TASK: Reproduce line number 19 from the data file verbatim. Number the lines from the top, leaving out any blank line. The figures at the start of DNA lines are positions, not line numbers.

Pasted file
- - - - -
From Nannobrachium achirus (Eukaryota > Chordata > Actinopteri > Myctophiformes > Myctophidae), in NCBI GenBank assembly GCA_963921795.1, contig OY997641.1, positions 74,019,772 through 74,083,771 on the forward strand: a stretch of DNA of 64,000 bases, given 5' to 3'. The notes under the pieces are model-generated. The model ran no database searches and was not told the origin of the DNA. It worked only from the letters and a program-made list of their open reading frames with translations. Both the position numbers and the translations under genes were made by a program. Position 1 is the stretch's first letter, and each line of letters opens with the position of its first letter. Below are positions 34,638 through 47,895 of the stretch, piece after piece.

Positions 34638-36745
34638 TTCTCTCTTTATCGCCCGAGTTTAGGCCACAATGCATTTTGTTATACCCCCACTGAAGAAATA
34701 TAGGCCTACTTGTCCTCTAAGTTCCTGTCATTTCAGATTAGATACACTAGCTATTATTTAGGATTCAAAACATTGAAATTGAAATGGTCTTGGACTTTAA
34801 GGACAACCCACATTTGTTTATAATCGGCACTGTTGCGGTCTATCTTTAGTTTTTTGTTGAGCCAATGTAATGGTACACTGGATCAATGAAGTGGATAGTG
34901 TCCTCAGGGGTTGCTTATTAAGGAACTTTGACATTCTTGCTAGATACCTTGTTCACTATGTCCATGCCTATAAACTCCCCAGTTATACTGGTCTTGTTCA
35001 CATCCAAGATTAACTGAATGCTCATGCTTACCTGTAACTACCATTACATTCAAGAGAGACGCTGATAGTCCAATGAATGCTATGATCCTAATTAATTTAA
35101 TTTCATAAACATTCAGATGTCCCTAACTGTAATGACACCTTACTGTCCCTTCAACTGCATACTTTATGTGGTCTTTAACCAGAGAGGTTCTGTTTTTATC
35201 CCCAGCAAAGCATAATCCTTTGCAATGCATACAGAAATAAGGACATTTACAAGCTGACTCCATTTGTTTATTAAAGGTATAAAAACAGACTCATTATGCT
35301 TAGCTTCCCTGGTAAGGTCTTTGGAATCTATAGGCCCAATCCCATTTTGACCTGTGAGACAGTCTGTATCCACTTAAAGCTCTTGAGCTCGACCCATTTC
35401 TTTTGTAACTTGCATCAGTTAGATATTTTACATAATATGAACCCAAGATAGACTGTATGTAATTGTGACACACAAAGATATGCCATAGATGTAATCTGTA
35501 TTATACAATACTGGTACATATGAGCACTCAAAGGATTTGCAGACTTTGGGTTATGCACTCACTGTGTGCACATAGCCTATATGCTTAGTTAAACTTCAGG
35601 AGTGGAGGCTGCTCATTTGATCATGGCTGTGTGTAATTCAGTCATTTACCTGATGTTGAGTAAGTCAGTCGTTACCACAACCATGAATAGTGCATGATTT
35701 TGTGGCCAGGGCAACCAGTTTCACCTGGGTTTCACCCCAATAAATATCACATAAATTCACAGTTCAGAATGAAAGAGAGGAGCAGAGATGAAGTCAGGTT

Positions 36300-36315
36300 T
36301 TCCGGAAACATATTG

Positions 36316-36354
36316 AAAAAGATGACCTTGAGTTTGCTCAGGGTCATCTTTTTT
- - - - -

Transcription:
36316 AAAAAGATGACCTTGAGTTTGCTCAGGGTCATCTTTTTT